- Related: Content-Secure-Policy
Can we prevent other site from submitting forms to our site?
- Why do this? -> prevent CSRF
- Solution: Detect ‘Origin’ header (auto added by browser for CORS requests), use an allowlist (prevent form submission) or SameSite cookies (not attaching cookies)
Can we prevent other site from embedding images / scripts that are hosted on our site?
- Why do this?
- prevent hotlinking (steals bandwidth)
- prevent user’s logged in avatar from showing up on other site
- Solution: Detect ‘Referer’ header or SameSite cookies
Lecture 6 (XSS) = Code Injection.
- Interesting story: Samy worm
- BIG IDEA: Never trust client data!
Common elements defense:
- HTML elements: Change all
- HTML attributes: Change all
- Always quote HTML attributes
- Text editor in the browser: Type in
data:text/html,<html contenteditable></html>in the navigation bar
"data: "can be used for loading small images inline
<img src='data:image/png;base64,iVBORw0KGgoAAA....' />
- DEFENSE : Always validate that USER_DATA is a valid URL and do not contain quotes before it is put into src or href attributes
- USER_DATA can close the function early and add their own code. e.g. ); alert(document.cookie
- The DOM basically create a new JS global variable of that id.
- Avoid using backslash escape
- Fix 2: use a
<template>tag to store data that won’t visibly render, then use escape rules for HTML elements
Lecture 7 (XSS Defense)
- Escape on the way out (when rendering) because we don’t know the context that the data will be used on the way in
- XSS Auditor on Chrome? Why deprecate? can be used to snipe validation scripts, can be used to bruteforce and learn what is in the page… also still many ways to bypass XSS.
Content Security Policy
- Inverse of SOP. SOP limits which page can post forms/ load images / scripts/ style from our site. CSP limits which server can our site talk to.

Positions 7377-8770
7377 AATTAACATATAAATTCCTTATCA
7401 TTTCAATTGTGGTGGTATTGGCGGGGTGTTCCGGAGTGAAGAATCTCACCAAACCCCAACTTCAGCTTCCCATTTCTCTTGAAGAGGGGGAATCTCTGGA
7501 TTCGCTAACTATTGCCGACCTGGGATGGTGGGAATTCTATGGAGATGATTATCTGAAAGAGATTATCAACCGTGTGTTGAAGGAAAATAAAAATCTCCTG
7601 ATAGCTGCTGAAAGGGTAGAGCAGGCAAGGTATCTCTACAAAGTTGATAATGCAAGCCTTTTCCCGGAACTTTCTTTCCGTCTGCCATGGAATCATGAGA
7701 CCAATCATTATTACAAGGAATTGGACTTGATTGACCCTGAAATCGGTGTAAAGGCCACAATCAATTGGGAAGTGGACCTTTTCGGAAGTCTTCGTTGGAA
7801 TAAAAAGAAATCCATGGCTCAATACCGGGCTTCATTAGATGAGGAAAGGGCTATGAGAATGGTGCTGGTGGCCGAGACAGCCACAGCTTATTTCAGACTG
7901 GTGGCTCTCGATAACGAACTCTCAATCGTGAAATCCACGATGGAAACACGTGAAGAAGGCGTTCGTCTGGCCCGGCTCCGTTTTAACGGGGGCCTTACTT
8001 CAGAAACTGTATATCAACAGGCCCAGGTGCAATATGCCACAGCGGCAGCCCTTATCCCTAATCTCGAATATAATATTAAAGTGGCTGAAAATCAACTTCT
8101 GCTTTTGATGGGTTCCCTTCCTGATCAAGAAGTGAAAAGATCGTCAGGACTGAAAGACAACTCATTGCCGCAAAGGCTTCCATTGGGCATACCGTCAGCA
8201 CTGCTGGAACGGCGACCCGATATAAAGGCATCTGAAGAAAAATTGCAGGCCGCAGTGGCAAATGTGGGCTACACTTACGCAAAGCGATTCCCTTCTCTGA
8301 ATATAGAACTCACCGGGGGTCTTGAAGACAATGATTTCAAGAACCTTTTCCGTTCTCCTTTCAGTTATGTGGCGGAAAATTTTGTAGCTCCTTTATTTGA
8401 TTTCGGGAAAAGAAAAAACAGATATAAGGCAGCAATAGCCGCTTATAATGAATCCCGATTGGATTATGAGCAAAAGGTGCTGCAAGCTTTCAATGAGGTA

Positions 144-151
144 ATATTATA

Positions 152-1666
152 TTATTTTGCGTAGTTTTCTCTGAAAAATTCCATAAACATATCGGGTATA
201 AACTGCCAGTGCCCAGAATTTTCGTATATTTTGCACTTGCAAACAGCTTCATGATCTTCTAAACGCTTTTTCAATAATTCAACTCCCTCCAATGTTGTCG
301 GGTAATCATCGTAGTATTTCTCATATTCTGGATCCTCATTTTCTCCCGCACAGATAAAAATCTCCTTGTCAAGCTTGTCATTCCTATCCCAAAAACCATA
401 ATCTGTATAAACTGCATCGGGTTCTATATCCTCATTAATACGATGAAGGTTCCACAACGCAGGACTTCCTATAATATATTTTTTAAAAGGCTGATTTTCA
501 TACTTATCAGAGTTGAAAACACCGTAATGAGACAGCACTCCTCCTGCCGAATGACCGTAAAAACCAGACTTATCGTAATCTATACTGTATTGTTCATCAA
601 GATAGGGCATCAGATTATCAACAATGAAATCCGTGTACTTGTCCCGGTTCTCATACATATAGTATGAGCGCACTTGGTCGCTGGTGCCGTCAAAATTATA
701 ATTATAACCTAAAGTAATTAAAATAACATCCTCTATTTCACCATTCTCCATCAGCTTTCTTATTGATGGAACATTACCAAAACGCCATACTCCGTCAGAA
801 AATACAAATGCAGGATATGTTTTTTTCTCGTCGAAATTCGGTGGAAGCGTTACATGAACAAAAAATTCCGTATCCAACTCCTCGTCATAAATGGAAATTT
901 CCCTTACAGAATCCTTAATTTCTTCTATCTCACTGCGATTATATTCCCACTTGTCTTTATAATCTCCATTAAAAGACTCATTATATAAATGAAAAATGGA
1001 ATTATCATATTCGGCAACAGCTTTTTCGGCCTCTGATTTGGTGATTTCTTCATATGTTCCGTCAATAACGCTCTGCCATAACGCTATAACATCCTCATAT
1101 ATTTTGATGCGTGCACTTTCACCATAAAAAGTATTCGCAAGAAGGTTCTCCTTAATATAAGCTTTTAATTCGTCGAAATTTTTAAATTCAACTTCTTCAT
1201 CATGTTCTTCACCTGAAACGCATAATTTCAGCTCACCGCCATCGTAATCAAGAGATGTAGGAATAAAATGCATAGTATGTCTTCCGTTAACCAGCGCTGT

- Goal: only takes content from our site
- no inline js or html attribute js is allowed
- question: how to test our policy? (read more on: base-uri)
- BIG PROBLEM: CSP breaks site. How to resolve? can whitelist sites, but what if our trusted sites call other sites, then we should still include that in the whitelist. Then we must use ‘unsafe-inline’ -> defeating CSP purpose
- read more on ‘strict-dynamic’ -> idea: use a unique identifier called ‘nonce’ that change every page load. If use this dont cache html
- Reasonable “starter” CSP header (from Feross)
Content-Security-Policy: default-src 'self' data:; img-src *; object-src 'none'; script-src 'strict-dynamic' 'nonce-NONCE_GOES_HERE' * 'unsafe-inline'; style-src 'self' 'unsafe-inline'; base-uri 'none'; frame-ancestors 'none'; form-action 'self';
innerHTMLto prevent DOM-based XSS. Look forward for ‘Trusted Types’, factory methods to create HTML
Lecture 8 (Fingerprinting and Privacy on the Web - Pete Snyder from Brave)
- Why websites track?
- “Classic tracking” -> use cookie (originally used for authentication purposes)
- “Fingerprinting” -> uniquely identify you from the parameters. Example: height / width, browsers used(user agent string), ads blocker used, installed fonts, canvas / webgl (hardware: graphics card, color depth make subtly different), other WebAPIs (WebRTC, Device Memory, Web Audio etc.) identifying hardwares (number of cores, audio channels, shaders, device memory, network etc).
- Test your browser fingerprinting depth
- Search for fingerprint2.js (open source fingerprinting library)
- Possible Defenses: -> remove functionality, consistency (all browser say pretty much the same thing), restrict access, noise (injecting unique data everytime / steganography),
Lecture 9 (DOS, Phishing)
You should actually watch this lecture yourself. It was super fun.
- TabNabbing -> opened site (in new tab) messes up with the tab that opened it and directed it elsewhere (can be used for phishing)
- Solution to tabnabbing: use rel=“noopener” if you use target="_blank”
- Beware of site urls that look the same but has different hexcode representation. They are visually undistinguishable. Uh oh. (IDN homograph attack)
- Picture in picture attacks
- Defenses: password manager / hardware security key
Side Channel Attacks
- example: CSS history leak (whether you have visited that link before), Learning if you are logged in or not based on the width of some buttons :))
- Sensor data leak from web APIs that do not require user interaction to activate such as ambient-light APIs